Marion Post Wolcott/Library of Congress
Going to the movies at an (of course) integrated theater in Belzoni, Mississippi, in 1939. Belzoni has no movie theater today.
The same thing happened in my mid-Atlantic medium size city. After the "riots" following the MLK assassination, all the worst fears of white folks were suddenly reality. All the downtown theaters closed, all the department stores and 5&10's shuttered. Malls in the suburbs had private security forces that could control and eject the unwelcome. Our beautiful art deco library on the downtown square became inaccessible -- and my parents wouldn't allow us kids to take the bus there anyway. The city was dangerous and we never went there anymore. Gentrification of the outskirts helped a little, but the center of the city lost its heart. Attempts are being made to reclaim some of the old structures and re-infuse life into the main streets, but the affluent suburbanites (white and black) seem not a little disinterested.
And this from @pezdrake:
Eufala, AL has a beautiful old theater that had the same issue. When there I asked my friend from the town about why it wasnt' in operation any more. "No one wanted to go there after integration." "Wasn't that like forty years ago?"I asked. She shrugged. "I guess."
Two more responses -- including an important, thoughtful dissent -- after the jump.
@Downriverlady adds this:
I grew up in Detroit and that same mindset is still in force today. Once it became obvious that equal access was not just a fad, that change was here to stay, the new plan was to move your business out and leave for the suburbs. Public pools shut down, movie theaters, schools shut down, stores left and it became vogue to leave town and brag about how many years it had been since you last stepped foot in the city. Neighborhoods changed overnight, literally. In a way it was kind of funny, if you wanted to live in all white area, all a black family had to do was visit any real estate Open house in that area and wait a week. For sale signs would pop up like weeds all over, from one sign to a couple of dozen. It was called Block Busting. A smart agent would make a fortune by hinting that Blacks were looking to move in. And this was all before the riot, before MLK marched here. We could start class in our new school on a Monday with only 4 Black kids and within that week there would be 20. Go to bed with white neighbors next door and wake up with black ones in the morning. No joke.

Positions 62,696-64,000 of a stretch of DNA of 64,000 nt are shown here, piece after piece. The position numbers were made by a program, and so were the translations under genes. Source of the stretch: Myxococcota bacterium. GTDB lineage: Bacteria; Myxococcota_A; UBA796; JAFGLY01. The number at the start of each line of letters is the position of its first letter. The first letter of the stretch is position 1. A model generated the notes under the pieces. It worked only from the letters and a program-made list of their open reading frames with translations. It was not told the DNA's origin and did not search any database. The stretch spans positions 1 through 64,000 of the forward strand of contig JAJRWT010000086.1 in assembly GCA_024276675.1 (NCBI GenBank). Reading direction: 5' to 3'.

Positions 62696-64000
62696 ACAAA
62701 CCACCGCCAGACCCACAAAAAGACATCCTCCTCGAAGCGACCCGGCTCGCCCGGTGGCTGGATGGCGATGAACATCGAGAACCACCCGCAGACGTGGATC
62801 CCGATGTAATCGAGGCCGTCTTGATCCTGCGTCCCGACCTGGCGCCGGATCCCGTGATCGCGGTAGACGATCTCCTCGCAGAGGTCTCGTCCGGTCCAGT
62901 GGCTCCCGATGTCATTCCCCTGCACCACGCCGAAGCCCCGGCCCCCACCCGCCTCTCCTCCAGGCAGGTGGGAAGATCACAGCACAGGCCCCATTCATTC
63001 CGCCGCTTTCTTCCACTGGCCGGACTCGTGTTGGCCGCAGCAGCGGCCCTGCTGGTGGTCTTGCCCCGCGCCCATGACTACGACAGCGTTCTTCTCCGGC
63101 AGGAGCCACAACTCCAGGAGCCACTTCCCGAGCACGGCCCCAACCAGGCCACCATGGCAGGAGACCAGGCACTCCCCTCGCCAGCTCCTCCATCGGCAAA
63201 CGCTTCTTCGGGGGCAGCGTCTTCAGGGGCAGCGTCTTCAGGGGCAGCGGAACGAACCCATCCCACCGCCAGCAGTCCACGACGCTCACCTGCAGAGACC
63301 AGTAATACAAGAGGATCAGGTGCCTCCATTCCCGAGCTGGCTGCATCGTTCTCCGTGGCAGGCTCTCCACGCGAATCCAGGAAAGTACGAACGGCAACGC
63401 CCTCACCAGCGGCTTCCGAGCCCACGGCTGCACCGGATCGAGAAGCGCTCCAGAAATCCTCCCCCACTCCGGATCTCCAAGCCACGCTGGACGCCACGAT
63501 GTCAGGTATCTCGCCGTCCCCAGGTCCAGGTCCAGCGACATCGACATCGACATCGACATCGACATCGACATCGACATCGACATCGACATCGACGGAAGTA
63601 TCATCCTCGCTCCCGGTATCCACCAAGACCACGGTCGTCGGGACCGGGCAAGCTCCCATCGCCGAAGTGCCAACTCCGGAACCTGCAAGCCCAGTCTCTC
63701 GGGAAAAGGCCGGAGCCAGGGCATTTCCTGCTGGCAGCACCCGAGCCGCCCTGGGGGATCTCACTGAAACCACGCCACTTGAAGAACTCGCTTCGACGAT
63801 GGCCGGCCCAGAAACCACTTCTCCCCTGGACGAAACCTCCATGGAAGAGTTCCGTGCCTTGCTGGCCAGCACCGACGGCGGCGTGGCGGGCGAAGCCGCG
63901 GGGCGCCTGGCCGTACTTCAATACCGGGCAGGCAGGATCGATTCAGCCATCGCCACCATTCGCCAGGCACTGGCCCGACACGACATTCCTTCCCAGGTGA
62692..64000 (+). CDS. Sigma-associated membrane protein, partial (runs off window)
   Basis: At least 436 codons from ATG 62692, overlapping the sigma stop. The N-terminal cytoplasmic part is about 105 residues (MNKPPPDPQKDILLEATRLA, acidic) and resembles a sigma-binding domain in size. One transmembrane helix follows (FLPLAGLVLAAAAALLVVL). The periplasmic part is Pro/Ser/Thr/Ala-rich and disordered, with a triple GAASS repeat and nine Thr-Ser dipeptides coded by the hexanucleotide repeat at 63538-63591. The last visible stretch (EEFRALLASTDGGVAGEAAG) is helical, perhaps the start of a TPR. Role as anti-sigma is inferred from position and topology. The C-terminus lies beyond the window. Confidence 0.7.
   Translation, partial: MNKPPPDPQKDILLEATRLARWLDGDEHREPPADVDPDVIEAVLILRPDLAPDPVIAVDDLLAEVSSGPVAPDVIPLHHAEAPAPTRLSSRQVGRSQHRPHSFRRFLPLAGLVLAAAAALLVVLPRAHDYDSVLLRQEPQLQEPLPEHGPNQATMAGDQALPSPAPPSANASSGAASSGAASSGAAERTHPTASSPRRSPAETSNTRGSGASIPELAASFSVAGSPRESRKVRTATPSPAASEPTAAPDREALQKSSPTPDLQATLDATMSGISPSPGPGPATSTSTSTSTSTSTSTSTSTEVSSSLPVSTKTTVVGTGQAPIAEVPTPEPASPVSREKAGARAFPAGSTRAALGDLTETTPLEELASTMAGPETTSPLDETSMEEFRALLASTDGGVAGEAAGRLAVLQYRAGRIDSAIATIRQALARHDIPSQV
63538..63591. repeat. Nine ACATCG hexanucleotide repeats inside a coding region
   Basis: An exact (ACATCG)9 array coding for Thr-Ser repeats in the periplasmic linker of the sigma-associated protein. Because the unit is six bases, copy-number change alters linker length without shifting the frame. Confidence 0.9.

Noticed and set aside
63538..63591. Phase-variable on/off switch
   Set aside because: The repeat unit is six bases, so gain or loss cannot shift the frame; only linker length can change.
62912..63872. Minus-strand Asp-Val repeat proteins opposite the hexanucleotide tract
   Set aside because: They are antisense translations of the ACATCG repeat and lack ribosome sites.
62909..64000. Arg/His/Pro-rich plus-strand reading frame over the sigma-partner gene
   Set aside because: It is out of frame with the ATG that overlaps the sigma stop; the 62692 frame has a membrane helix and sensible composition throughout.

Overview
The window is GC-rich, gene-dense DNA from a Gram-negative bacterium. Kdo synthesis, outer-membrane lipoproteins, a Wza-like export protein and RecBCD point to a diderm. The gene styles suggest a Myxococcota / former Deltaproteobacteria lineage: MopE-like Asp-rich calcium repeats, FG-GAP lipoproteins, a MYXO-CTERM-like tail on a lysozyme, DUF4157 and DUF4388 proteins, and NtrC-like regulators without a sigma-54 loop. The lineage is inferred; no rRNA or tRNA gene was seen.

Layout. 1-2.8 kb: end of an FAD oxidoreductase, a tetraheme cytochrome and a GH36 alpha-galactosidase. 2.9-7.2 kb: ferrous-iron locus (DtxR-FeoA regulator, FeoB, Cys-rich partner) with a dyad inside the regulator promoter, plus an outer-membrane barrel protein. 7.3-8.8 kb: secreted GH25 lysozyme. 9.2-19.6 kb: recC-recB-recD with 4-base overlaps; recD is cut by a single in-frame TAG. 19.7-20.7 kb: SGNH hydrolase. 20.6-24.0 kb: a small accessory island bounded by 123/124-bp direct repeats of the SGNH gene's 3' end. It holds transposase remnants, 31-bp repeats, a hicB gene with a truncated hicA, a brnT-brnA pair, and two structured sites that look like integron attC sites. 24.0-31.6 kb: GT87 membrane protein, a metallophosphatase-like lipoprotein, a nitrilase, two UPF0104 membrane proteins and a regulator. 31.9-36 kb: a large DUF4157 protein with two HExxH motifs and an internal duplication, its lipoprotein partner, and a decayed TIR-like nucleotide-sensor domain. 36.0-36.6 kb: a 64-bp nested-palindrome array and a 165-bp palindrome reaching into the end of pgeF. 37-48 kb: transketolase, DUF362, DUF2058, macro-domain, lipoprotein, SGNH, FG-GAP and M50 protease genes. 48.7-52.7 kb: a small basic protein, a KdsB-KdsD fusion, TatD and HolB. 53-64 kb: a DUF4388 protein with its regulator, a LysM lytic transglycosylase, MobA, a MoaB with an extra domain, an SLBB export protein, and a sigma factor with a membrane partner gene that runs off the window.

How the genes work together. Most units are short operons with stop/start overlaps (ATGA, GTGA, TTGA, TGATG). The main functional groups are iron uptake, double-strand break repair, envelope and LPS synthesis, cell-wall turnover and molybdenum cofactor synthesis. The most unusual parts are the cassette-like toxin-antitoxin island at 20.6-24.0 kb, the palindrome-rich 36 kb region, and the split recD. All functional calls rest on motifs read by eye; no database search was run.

Or maybe it's just the march of progress, so to speak. @John writes:
I don't wish to diminish or disclaim race and racism because it is a very important factor in American Culture. It's critical to understand it's role in the development of our country, especially as it relates to things like the article mentions.
It's also important to understand that technology and prosperity drove many of the changes as well. People did "give up on public places" as our culture changed to value privacy more than community. (Thanks, to a large degree, on the automobile) This happened along side of whites not wanting to integrate, especially in the south. So it's difficult to say "this is why" or "that is why"...because it's a whole mess of cultural/sociological changes happening at the same time.
While it is lamentable that there is no public theater, that's mode of entertainment has been dieing for decades, slowly going the way of "drive-in movies," replaced by home theaters. Speaking personally, I'd rather watch a movie, at home, in widescreen HD, with surround sound. The "theater experience" is over-rated these days, with all the rude people, and high prices.